Polyarteritis nodosa (PAN) is a multisystem, necrotising vasculitis of small- and medium-sized arteries with a predilection for the visceral vessels. Cutaneous PAN is a rare variant with symptomatic vasculitis limited to the skin, typically presenting as nodular lesions on the extremities with a propensity to ulcerate. We describe a rare case of histologically confirmed cutaneous PAN presenting in a 55-year-old Ghanaian woman with severe oropharyngeal ulceration. This was associated with dysphagia and significant weight loss. Oesophagoduodenoscopy showed that the ulceration extended throughout the oropharynx. Systemic polyarteritis nodosa was ruled out with magnetic resonance angiography. Our patient was treated successfully with corticosteroids and methotrexate. This case suggests that cutaneous PAN should be considered in the differential diagnosis of patients with oropharyngeal ulceration and that histological assessment is pivotal in establishing the diagnosis early in order to instigate appropriate therapy.

1. Introduction

Polyarteritis nodosa (PAN) is a multisystem, necrotising vasculitis of small- and medium-sized arteries with predilection for the visceral arteries. Cutaneous PAN is a rare variant with symptomatic vasculitis limited to skin, and at times, peripheral nerves [1]. The primary lesion is typically a subcutaneous nodule that affects the lower extremities, and these lesions often ulcerate [2]. Livedo reticularis has been reported in 50–80% of cases [3]. Commonly encountered symptoms include fever, malaise, myalgia, and arthralgia [4]. In this article, we present a rare case of histologically confirmed cutaneous PAN presenting with severe pharyngeal ulceration.

2. Case Presentation

A 55-year-old Ghanaian woman presented with a one-month history of mouth ulcers, painful swallowing, and fever. She had also developed cutaneous ulcers on the left lower leg, back, and scalp. She reported being nonspecifically unwell for 1 year, with fatigue, poor appetite, and 8 kg weight loss over three months. She was not taking any regular or new medications prior to this illness and had a background of asthma and asymptomatic mild-moderate mitral regurgitation. She did not consume alcohol or recreational drugs and smoked 10 cigarettes per day. She was born in Ghana and came to the UK aged 11. There was no travel history for 3 years prior to admission and no recent new sexual partners.

On admission, she was febrile at 38.2°C. Several painful mouth ulcers were seen, affecting the hard palate and the oropharynx (Figure 1(a)). No other mucous membrane involvement was present and specifically no genital ulcers. There was a 5 cm diameter circular pigmented nodule on the left calf, with central necrotic ulceration. She had a 10 cm diameter inflammatory well-demarcated plaque over the left central back (Figure 1(b)) and smaller ulcers over the scalp, all less than 1 cm diameter.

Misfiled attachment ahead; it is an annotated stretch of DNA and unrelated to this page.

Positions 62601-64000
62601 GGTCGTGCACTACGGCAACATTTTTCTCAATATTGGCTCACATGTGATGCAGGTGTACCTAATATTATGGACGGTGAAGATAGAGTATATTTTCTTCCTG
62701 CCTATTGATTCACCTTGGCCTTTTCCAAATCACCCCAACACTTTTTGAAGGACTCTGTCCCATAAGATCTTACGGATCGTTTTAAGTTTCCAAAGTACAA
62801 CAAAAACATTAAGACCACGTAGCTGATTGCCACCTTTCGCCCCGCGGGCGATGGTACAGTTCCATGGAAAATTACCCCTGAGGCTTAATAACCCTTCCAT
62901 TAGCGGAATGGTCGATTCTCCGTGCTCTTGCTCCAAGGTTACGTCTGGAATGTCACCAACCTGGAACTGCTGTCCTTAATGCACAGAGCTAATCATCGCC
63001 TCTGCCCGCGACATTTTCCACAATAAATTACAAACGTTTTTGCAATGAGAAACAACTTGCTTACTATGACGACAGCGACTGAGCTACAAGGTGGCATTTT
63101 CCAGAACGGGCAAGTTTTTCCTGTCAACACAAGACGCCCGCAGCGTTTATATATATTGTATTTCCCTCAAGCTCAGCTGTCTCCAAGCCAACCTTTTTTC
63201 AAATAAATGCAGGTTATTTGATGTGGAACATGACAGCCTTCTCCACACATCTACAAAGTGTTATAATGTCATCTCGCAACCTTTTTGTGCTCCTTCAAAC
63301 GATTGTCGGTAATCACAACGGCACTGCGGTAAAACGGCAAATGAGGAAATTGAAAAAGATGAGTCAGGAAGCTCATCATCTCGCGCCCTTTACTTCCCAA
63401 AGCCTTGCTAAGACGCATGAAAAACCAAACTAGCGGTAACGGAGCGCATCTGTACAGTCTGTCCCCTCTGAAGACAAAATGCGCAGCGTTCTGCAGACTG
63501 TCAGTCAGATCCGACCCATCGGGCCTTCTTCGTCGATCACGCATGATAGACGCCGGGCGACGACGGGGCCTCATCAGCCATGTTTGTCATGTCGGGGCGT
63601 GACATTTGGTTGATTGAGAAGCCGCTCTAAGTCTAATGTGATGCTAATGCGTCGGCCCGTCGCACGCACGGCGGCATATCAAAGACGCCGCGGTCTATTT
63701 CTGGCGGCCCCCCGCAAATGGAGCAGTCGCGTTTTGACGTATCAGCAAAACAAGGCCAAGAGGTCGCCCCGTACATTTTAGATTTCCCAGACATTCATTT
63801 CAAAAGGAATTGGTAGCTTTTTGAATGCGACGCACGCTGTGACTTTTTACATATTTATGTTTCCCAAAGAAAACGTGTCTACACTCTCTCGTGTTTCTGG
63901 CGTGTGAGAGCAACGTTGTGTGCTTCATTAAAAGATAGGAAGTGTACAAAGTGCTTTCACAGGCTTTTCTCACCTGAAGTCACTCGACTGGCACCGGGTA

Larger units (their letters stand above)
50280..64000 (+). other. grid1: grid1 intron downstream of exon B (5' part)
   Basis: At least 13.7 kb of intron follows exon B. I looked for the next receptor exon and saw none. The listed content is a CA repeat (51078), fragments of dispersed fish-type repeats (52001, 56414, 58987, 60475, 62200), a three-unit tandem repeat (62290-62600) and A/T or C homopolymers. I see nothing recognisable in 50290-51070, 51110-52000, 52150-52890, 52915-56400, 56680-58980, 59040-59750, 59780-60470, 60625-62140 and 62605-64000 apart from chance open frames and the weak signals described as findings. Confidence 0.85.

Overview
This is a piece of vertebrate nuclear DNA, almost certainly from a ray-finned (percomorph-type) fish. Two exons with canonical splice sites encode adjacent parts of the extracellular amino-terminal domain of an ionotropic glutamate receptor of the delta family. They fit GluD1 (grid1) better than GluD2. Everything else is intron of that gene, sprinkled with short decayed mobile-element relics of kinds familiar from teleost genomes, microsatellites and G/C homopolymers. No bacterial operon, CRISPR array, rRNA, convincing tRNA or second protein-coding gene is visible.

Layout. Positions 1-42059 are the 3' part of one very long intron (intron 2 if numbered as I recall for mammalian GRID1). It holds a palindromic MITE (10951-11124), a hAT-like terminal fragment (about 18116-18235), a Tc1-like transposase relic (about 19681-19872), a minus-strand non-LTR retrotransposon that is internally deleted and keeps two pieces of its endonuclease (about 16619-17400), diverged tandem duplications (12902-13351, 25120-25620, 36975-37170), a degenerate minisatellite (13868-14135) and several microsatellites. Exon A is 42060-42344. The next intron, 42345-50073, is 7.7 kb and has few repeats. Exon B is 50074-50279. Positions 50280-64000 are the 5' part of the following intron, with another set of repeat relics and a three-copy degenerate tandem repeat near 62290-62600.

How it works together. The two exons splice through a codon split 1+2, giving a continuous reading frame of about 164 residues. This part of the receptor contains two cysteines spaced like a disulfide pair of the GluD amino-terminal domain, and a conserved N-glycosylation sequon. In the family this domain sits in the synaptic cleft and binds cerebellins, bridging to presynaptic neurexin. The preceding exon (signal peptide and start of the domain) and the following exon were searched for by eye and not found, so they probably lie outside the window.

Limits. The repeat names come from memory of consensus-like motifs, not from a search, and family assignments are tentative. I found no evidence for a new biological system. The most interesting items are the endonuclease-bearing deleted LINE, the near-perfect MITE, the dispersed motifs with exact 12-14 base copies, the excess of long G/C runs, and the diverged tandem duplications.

Laboratory tests revealed mild anaemia with a haemoglobin of 119 g/L, platelet count 227 × 109/L, white cell count 9.0 × 109/L, albumin 33 g/L (normal 35–55), an elevated erythrocyte sedimentation rate (ESR) of 69 mm/hr, and C-reactive protein (CRP) 73 mg/L (normal < 5). The ANCA test was negative, complement component C4 was elevated, and the rest of the autoimmune screen was negative. Blood and urine cultures and a scalp ulcer and throat swab revealed no bacterial growth. Viral throat swab was negative. Coeliac serology was also negative. Upper gastrointestinal endoscopy revealed marked oropharyngeal ulceration without contact bleeding (Figure 1(a)). A CT scan of the chest, abdomen, and pelvis revealed no evidence of malignancy, while an MR angiogram of the aorta revealed no evidence to suggest systemic PAN.

Two 4 mm punch biopsies were taken from the scalp lesions along with an 8 mm punch biopsy from the left lower leg nodule. These underwent haemotoxylin and eosin (H and E) and direct immunofluorescence staining. Immunohistochemistry from both locations revealed loss of epidermis with necrosis and a brisk inflammatory infiltrate in the dermis composed of neutrophils and histiocytes, the latter coalescing into poorly formed granulomas (Figures 2(a) and 2(b)). Abundant cytoclastic debris was present. In areas, the inflammatory cells were clearly centred around and obscuring blood vessels, which showed foci of fibrinoid necrosis (Figure 2(c)). The process involved small dermal blood vessels and larger muscular vessels deep in the biopsy. PAS (Periodic acid-Schiff) and ZN (Ziehl–Neelsen) stains were negative. Direct immunofluorescence was negative. The overall impression was of a necrotising vasculitis with granulomatous features, findings consistent with a diagnosis of cutaneous PAN.

Data are limited on the treatment used in cutaneous PAN. However, due to the severity of her presentation and oropharyngeal involvement precluding her from a safe swallow, systemic treatment was opted for in preference to topical therapy. The patient was initially prescribed intravenous hydrocortisone and subsequently oral prednisolone 40 mg and methotrexate 10 mg weekly. The latter was uptitrated to 15 mg weekly prior to discharge, and the prednisolone was slowly weaned. Once treatment was established, no further lesions developed and the existing oropharyngeal and cutaneous ulcers began to heal. After 23 days, when able to maintain good oral intake, the patient was discharged.